A tragic incident occurred in San Bernardino, California, in early December when two special-education aides and a driver, trained in de-escalation techniques, restrained a teenage boy with autism following an outburst. The boy lost consciousness at the scene, was taken to a hospital, and pronounced dead.
While many details of this case have yet to be released, one thing is certain: No school bus attendant or driver wants to find themselves at the center of such a tragic situation.
While not every crisis can be avoided, having a network of good communication with school officials and ongoing training can help drivers reduce their chance of experiencing escalated behavior and can make a positive difference in the lives of students.
One way drivers can address challenging behavior before it escalates is through communication with supervisors, teachers, aides, and parents. The student’s previous bus driver may also prove a valuable resource.
Pete Meslin, director of transportation at Newport-Mesa (Calif.) Unified School District, encourages drivers dealing with a behavior problem to speak to their supervisor after the first or second occurrence.
“We have to build relationships, and not just with special educators, but with parents and anybody else that provides service for that student,” he says.
Building solid relationships includes getting to know students.
“It doesn’t cost any time and money to get to know their names, their interests, a little bit about that kid, what they enjoy, and don’t enjoy doing,” says Dr. Randy Boardman, who spent 27 years as a teacher and administrator in Wisconsin and Nebraska, and is now a senior training advisor for Crisis Prevention Institute (CPI) in Milwaukee.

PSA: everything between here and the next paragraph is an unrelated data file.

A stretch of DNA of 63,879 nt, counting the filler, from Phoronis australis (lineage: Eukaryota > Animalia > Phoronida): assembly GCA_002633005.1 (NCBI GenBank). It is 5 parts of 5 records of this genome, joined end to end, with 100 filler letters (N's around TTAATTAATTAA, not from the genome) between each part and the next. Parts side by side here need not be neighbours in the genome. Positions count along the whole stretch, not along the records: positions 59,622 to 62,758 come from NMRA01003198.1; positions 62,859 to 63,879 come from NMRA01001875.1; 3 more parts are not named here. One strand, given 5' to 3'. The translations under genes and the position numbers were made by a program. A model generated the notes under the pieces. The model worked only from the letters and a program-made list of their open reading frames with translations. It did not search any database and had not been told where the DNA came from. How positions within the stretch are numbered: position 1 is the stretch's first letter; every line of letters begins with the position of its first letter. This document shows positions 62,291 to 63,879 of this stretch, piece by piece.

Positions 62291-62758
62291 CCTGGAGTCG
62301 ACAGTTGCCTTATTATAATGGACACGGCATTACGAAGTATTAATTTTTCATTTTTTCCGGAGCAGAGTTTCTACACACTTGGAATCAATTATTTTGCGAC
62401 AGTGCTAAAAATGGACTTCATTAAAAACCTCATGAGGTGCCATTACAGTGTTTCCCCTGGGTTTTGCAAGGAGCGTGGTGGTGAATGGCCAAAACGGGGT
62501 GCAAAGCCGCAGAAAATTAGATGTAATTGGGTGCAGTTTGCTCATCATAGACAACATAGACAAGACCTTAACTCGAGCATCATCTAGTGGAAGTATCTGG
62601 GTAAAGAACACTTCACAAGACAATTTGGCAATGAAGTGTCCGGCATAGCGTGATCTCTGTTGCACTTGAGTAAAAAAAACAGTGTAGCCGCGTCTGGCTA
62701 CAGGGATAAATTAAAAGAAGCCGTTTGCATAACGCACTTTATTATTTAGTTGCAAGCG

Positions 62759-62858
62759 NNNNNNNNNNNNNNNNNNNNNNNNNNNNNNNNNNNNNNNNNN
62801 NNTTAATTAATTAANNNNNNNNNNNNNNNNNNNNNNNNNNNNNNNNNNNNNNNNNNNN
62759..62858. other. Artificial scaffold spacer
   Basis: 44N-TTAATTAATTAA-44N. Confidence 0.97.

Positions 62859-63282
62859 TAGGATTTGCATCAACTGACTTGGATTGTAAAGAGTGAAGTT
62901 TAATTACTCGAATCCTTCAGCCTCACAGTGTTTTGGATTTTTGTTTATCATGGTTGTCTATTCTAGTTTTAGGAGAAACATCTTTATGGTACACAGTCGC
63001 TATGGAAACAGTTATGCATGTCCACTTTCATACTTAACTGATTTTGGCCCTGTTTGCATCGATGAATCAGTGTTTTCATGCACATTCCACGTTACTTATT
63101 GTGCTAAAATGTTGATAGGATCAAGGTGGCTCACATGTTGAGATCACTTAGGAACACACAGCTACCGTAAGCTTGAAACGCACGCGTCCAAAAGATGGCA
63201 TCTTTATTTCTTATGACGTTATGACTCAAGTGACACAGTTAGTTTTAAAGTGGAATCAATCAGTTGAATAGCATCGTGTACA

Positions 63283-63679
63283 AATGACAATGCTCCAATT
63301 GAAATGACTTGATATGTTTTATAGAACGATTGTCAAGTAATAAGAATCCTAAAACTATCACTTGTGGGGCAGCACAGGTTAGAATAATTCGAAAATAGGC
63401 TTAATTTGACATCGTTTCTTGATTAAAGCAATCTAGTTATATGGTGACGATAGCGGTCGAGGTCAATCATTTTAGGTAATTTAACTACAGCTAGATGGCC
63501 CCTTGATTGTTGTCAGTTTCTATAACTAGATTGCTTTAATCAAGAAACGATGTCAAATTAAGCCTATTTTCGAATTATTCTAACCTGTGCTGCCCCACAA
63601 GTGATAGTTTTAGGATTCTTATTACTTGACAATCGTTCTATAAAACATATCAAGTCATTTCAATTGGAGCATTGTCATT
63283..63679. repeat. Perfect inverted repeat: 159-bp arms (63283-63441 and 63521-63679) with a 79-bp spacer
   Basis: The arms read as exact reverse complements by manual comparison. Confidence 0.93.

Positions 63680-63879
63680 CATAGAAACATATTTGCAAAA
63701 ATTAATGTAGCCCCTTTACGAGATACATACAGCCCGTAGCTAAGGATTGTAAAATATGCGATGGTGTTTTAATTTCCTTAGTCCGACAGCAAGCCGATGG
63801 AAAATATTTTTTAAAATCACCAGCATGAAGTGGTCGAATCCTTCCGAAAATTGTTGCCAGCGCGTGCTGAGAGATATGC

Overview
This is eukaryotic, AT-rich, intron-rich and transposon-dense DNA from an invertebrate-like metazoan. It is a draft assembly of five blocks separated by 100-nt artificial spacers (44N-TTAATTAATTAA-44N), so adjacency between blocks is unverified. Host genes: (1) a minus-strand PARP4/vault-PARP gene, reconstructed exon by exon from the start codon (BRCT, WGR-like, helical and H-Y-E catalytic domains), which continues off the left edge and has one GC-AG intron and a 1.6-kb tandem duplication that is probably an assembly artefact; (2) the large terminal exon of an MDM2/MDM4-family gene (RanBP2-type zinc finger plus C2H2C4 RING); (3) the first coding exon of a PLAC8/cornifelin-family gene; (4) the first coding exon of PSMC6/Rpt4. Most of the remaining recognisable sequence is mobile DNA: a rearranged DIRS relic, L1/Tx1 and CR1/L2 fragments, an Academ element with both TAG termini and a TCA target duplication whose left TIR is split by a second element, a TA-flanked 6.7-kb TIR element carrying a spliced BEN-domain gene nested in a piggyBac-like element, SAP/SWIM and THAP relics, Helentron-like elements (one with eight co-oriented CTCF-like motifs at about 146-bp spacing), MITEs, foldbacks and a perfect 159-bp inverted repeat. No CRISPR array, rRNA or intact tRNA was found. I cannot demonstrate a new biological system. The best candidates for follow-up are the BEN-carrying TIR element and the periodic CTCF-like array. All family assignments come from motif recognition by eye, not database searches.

“If you have no relationship with this child before the crisis, you’ve set yourself up to face the risk when something goes bad.”
When a child enters the school bus, a simple “Good morning” helps them feel valued. Asking about their day, such as “How’d you do on your big test today?” lets them know you care.
A driver who knows their students and what each child looks forward to can refocus their attention from their disability to a fun activity.
Cheryl Wolf, a special-needs transportation consultant, suggests ways to engage kids, such as playing music they can sing along with, or playing a game. “[For example,] ‘Are we going to count red Volkswagens or yellow Volkswagens?’ ‘What kinds of cars are we going to see as we travel?’ ‘Oh, gosh, we’re out in the country. How many cows do we see?’”
Educating on disabilities
Part of knowing the students riding your bus, Wolf points out, is understanding the 13 identifiable disabilities. In particular, drivers have to know about autism and be aware of triggers that are going to cause an outburst.
In addition to knowing their students, their disabilities, and what their behaviors are, it is also important for bus drivers to understand that each student is different, says Therese Pelicano, transportation manager of special needs for Frederick County (Md.) Public Schools. Transportation managers should work with the school, counselors, and psychologists to develop a behavior plan for students with emotional disabilities that can be put into place on the bus, she adds.
Once drivers better understand these disabilities, they can learn ways to modify the challenging behavior associated with them.
“In this environment, there are no problem students, just problem behaviors,” Meslin says.
To modify the aggressive behavior of a student, Pelicano’s staff looked for ways to de-escalate the situation. Talking with teachers, they discovered he loved to draw.
“We decided to try an Etch a Sketch and see if that would help,” Pelicano explains. “We also reinforce positive behavior. If he’s acting appropriately, even if it’s for 15 minutes, we give him Tiger Tickets. Students can use Tiger Tickets to purchase items from the school store, or to access computer time. We do all kinds of modifications for students.”